Equinor Drops Plans to Drill in the Great Australian Bight
By Andy Rowel
The Norwegian company, Equinor, has announced it is abandoning plans to drill for oil in the highly ecologically sensitive, Great Australian Bight, which has been a battleground between conservationists and the industry for years.
Off the country's southern coast, the area is a marine park home to one of the largest breeding populations of endangered southern right whales in the world. It is seen as a marine treasure.
Despite this, Equinor, which is two-thirds owned by the Norwegian Government, had been granted environmental approval back in December to drill about 400 kilometers off the South Australian coast. This was despite the fact that BP had abandoned plans to drill there in 2016, and Chevron in 2017.
When these companies pulled out it was seen as a significant victory, so the decision by Equinor to press ahead was "met with an outcry from Traditional Owners and environmental activists," according to the Australian NITV news.
The news this week that Equinor was abandoning drilling due to it not being "commercially competitive" was met with joy by opponents of the plan.
The Great Australian Bight Alliance, a coalition of environmental organizations along with the Mirning Indigenous people, had previously accused Equinor of refusing to formally consult with "key Indigenous groups and local governments."
Once the news broke, they were ecstatic.
Mirning Elder, Bunna Lawrie told NITV news, "It was just fantastic news to hear. To hear that news, it's going to be a collective future for all to enjoy and for our Mirning Elders and our people to continue to celebrate and to practice our culture and traditions and song and dance and our connection to that country."
The Wilderness Society's Peter Owen also told NITV news the decision was "fantastic," adding that "the Australian people have opposed drilling in the bight over a number of years. It's inappropriate to be expanding the fossil fuel industry when we're in the middle of a climate emergency and we should be transitioning away from fossil fuels."
Sarah Hanson-Young, the green Senator for South Australia, tweeted:
Breaking!! Oil giant Equinor has scrapped plans to drill in South Australia’s gorgeous Great Australian Bight. This… https://t.co/SRBFQ9qHV1— Sarah Hanson-Young💚 (@Sarah Hanson-Young💚)1582586731.0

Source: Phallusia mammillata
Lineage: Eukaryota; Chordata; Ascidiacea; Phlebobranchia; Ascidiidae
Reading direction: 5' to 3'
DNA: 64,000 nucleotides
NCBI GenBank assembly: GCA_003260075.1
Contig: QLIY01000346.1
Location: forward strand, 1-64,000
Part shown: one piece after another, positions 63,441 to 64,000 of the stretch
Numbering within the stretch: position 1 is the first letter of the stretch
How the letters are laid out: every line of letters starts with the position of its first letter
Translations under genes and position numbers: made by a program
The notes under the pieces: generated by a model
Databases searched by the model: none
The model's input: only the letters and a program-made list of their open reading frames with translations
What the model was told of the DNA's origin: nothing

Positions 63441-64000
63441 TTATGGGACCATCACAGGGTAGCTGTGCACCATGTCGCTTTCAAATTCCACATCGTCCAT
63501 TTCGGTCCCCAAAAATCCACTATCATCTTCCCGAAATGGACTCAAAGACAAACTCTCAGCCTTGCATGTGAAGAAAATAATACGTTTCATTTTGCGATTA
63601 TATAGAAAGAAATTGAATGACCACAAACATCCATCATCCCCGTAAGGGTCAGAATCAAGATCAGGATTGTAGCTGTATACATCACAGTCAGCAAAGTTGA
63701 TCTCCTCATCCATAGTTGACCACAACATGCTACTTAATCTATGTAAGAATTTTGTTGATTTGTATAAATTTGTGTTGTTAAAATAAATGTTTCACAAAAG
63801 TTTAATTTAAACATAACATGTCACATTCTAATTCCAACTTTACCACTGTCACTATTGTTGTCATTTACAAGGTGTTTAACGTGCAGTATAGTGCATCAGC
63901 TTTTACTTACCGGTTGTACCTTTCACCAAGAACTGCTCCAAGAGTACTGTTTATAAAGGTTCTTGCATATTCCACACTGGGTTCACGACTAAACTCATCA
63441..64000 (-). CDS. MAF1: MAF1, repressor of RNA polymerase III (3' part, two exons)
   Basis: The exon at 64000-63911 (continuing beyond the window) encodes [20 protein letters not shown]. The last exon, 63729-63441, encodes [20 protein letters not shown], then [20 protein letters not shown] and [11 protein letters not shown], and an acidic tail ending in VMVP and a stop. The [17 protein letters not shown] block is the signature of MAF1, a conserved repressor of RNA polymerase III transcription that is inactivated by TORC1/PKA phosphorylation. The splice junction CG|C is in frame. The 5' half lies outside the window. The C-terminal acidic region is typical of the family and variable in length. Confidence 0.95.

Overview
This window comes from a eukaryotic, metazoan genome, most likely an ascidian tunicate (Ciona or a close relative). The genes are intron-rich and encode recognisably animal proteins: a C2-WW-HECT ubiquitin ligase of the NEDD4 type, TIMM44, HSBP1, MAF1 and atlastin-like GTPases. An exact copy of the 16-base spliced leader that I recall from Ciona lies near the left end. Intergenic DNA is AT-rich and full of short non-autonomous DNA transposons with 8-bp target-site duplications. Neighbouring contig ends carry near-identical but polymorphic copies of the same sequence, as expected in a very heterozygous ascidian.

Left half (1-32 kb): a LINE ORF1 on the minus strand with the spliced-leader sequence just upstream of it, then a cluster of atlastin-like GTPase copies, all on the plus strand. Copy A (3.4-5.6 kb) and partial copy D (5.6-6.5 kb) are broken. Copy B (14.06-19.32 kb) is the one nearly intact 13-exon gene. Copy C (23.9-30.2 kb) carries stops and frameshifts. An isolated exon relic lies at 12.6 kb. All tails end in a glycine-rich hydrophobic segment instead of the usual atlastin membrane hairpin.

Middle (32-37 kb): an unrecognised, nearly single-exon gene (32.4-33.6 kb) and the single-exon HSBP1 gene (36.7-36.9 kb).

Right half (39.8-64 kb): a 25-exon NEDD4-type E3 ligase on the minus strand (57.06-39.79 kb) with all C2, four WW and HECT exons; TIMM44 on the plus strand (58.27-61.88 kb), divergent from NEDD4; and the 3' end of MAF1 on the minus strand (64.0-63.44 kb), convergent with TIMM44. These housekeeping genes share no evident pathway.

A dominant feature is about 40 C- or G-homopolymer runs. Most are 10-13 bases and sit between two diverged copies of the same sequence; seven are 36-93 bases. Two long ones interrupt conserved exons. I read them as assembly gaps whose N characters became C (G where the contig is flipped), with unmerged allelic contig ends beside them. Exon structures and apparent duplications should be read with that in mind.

The fight is not over yet, though, as other smaller companies still have plans to drill in the Bight.
And despite the unprecedented bush fires that have ravaged parts of Australia, the Government is still determined to press ahead with drilling, if at all possible, too.
According to ABC, the Federal Resources Minister, Keith Pitt, said the company's decision to withdraw was "disappointing" but "expressed support for future exploration in the Bight."
He added: "The Bight Basin remains one of Australia's frontier basins and any proposals for new oil and gas fields in this area will be assessed fairly and independently."
Amazingly, the Federal Government remains in denial.
Reposted with permission from Oil Change International.
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Amid reports that oil industry-friendly former Energy Secretary Ernest Moniz remains under consideration to return to his old post in the incoming Biden administration, a diverse coalition of environmental groups is mobilizing for an "all-out push" to keep Moniz away from the White House and demand a cabinet willing to boldly confront the corporations responsible for the climate emergency.
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Anger, anxiety, overwhelm … climate change can evoke intense feelings.
"It's easy to feel dwarfed in the context of such a global systemic issue," says psychologist Renée Lertzman.
She says that when people experience these feelings, they often shut down and push information away. So to encourage climate action, she advises not bombarding people with frightening facts.
"When we lead with information, we are actually unwittingly walking right into a situation that is set up to undermine our efforts," she says.
She says if you want to engage people on the topic, take a compassionate approach. Ask people what they know and want to learn. Then have a conversation.
This conversational approach may seem at odds with the urgency of the issue, but Lertzman says it can get results faster.
"When we take a compassion-based approach, we are actively disarming defenses so that people are actually more willing and able to respond and engage quicker," she says. "And we don't have time right now to mess around, and so I do actually come to this topic with a sense of urgency… We do not have time to not take this approach."
Reporting credit: ChavoBart Digital Media
Reposted with permission from Yale Climate Connections.
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